Monday's court ruling, which threatens Napster with potentially vast copyright-infringement damages, serves as a warning for some rival peer-to-peer services. But many of the companies that have sprung up in Napster's wake say they expect little legal fallout from the decision.
Companies that offer access to files that may be copyrighted must examine their businesses and ensure they are trying to abide by the guidelines outlined in Monday's decision as closely as possible, analysts say.
"Does this mean that peer-to-peer is dead? No," said Gartner analyst P.J. McNealy. "It just means that anybody who does peer-to-peer with a central file system may have to play policeman."
But an increasing number of companies are emerging that use similar technology for less controversial tasks, such as sharing files inside a corporate network, collaborative research, or other jobs less likely to draw the ire of entertainment giants. These companies, many of which are convening in San Francisco this week for the first big peer-to-peer trade conference, say their quickly growing technology niche isn't threatened by Napster's legal woes.
"Will there be fewer places to grab free music and not pay the artists? Perhaps," said David Copans, vice president of business development and chief financial officer for Applied Metacomputing, which makes technology for creating file-swapping tools. "But I think Napster will have no significant impact on the future of computing."
No black hats here
In essence, peer-to-peer networks provide a way to link PCs together without the need for powerful central computers, known as servers.
Software developers have
Gartner analyst Robert Batchelder says an appeals court ruling on Napster asserted that peer-to-peer (P2P) file sharing is legal--and many services will take advantage of that opening.
Start-up OpenCola, for example, recently received a $3 million investment infusion from Mosaic Venture Partners, Angel Investors and Torsar. Groove Networks, a system being developed by Lotus founder Ray Ozzie, just announced that it has signed its 100th development partner.
Many of these companies are using this week's peer-to-peer conference, sponsored by publishers O'Reilly & Associates, as launching pads for services they've been working on for the last year.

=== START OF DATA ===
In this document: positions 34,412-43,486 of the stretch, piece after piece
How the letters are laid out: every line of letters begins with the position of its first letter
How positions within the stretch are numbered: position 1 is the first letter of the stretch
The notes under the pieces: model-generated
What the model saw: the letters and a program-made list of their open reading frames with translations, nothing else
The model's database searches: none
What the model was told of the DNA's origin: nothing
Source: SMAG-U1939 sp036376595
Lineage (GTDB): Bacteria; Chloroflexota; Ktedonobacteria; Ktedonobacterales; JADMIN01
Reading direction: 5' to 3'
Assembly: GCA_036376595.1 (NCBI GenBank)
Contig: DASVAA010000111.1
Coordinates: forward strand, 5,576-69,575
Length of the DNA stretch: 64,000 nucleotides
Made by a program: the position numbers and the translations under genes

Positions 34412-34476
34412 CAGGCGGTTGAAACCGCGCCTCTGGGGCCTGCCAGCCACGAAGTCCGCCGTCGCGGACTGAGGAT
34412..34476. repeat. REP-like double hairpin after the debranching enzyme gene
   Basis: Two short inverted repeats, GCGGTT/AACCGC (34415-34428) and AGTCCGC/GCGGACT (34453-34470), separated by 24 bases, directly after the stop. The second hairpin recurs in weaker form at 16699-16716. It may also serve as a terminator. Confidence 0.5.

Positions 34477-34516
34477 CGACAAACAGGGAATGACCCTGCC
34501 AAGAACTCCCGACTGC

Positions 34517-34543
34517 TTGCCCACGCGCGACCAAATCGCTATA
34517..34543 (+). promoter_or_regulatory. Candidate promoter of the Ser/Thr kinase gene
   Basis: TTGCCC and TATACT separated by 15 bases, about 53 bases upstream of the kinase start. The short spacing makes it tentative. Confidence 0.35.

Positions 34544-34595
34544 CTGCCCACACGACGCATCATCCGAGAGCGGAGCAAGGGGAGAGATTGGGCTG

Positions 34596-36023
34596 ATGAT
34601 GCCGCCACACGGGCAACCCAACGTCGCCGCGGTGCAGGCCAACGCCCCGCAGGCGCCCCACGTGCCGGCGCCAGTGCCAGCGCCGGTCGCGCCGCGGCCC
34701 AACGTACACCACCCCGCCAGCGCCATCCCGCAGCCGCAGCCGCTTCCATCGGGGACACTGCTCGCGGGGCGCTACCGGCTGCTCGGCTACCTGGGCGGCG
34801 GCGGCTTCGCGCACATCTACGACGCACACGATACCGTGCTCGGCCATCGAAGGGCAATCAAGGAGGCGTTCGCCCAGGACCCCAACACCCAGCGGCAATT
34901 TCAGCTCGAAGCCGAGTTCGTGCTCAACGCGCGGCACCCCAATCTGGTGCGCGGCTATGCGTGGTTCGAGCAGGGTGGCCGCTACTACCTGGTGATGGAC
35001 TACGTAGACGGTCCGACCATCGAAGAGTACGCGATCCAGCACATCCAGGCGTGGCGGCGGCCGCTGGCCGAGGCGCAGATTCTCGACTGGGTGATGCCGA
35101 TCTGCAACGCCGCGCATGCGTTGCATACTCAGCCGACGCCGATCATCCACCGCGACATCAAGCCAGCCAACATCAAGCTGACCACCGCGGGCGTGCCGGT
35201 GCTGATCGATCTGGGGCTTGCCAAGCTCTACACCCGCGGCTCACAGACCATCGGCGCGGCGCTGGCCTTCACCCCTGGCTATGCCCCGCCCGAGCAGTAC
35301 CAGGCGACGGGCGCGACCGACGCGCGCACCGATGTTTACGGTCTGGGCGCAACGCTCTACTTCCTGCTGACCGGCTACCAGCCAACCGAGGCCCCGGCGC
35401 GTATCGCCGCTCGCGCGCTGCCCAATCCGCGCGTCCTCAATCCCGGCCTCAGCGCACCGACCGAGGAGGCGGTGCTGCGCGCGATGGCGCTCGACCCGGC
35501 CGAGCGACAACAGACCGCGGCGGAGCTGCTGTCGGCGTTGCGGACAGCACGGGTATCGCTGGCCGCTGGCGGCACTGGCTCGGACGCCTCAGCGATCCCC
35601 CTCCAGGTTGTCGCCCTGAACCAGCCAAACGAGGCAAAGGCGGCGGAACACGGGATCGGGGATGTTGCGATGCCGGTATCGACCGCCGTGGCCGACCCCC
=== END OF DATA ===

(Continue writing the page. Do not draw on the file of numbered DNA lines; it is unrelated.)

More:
These range from companies such as NextPage, which already marks several big law and investment firms among clients of its document-sharing service, to new companies such as Thinkstream, which is demonstrating its distributed e-commerce technology for the first time.
These developers are seeking to avoid legal land mines as they work to create networks that would respect copyright holders by incorporating security features or serve markets that go beyond music services, such as collaborative research. They're joining companies that have seen peer-to-peer applications already implemented in unlikely places with no hint of legal troubles.
Software maker Billpoint, for example, has lined up customers such as online auction house eBay for its person-to-person credit card payment system. The network allows customers to pay each other directly, whether they are in American Samoa, Iceland or 35 other countries across the world.
DataSynapse, meanwhile, is among a host of companies hoping to take distributed computing a step beyond file sharing, using peer-to-peer architecture to link individual PCs into a virtual supercomputer and harness unused processing power.
The dark side of peer-to-peer?
Walking a more dangerous line are file-swapping services bent on supplying access to entertainment content targeted by aggressive copyright holders.
Some, such as Gnutella, are thought to be immune from legal assault because they are not backed by a corporation or other entity that can be sued. Others such as iMesh are based outside the United States, making it potentially more difficult for copyright holders to pursue infringement complaints.
Such factors have led some observers to believe that peer-to-peer technology and the file swapping it enables is essentially judgment proof, although companies that use it may not be.
"If they somehow manage to shut down Napster, they will get Gnutella, which is pretty much uncontrollable," said Tamon Marco, an investor in peer-to-peer network iMesh--an Israeli-based service with about 4 million members. Marco said he believes the service is in "full compliance with the law."
Such claims aside, sites that cater to music and other forms of content swapping can expect intense scrutiny from organizations representing content owners. Legal pressures from the Recording Industry Association of America and the Motion Picture Association of America have already contributed to the closures of several file-swapping services, including those operated by AngryCoffee, Scour and CuteMX.
Should Monday's appellate court decision in the Napster lawsuit stand, copyright enforcement looms as a significant issue for would-be file-trading sites, which might be required to expend substantial resources keeping unauthorized content off of their networks or else face liability for contributory infringement.
Still, some Napster alternatives said they are not concerned about such restrictions.
Jack Kay, chief executive of Hotline Communications, a peer-to-peer community that averages some 3 million members trading files at any given time, joined other content-trading sites in downplaying the appeals court ruling.
"I don't think Napster will affect Hotline in one way or another," he said.
The optimism expressed by Kay and Marco isn't shared by some of those who have already been targeted, however.
"If I were them, I'd shut down now," said Travis Kalanick, whose popular Scour Exchange service drew a lawsuit worth $250 billion, driving his company out of business. "If you're found to be on the wrong side (of the law), you could be sued for billions of dollars and lose. It's not worth the risk."